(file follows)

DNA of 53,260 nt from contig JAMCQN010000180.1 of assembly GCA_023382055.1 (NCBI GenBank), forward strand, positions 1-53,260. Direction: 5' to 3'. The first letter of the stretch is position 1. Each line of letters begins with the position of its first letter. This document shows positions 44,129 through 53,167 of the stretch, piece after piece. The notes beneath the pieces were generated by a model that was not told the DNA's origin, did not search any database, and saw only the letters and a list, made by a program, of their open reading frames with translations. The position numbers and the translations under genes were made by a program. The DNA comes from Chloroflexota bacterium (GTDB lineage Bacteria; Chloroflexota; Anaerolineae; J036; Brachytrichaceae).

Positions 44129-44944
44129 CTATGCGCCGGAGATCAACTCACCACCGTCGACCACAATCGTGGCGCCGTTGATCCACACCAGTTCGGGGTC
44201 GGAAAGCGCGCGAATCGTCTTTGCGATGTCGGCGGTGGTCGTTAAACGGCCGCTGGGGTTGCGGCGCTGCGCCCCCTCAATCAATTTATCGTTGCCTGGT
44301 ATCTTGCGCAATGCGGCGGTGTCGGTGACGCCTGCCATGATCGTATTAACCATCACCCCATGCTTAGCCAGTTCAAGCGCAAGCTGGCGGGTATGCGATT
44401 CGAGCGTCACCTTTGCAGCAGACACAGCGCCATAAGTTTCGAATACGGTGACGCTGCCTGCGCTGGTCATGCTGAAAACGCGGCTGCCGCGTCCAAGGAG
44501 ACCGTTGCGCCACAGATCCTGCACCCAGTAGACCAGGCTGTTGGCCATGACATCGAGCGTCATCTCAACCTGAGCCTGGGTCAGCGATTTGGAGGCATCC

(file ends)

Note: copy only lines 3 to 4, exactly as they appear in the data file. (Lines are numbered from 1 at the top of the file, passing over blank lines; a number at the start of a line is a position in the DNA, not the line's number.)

44129 CTATGCGCCGGAGATCAACTCACCACCGTCGACCACAATCGTGGCGCCGTTGATCCACACCAGTTCGGGGTC
44201 GGAAAGCGCGCGAATCGTCTTTGCGATGTCGGCGGTGGTCGTTAAACGGCCGCTGGGGTTGCGGCGCTGCGCCCCCTCAATCAATTTATCGTTGCCTGGT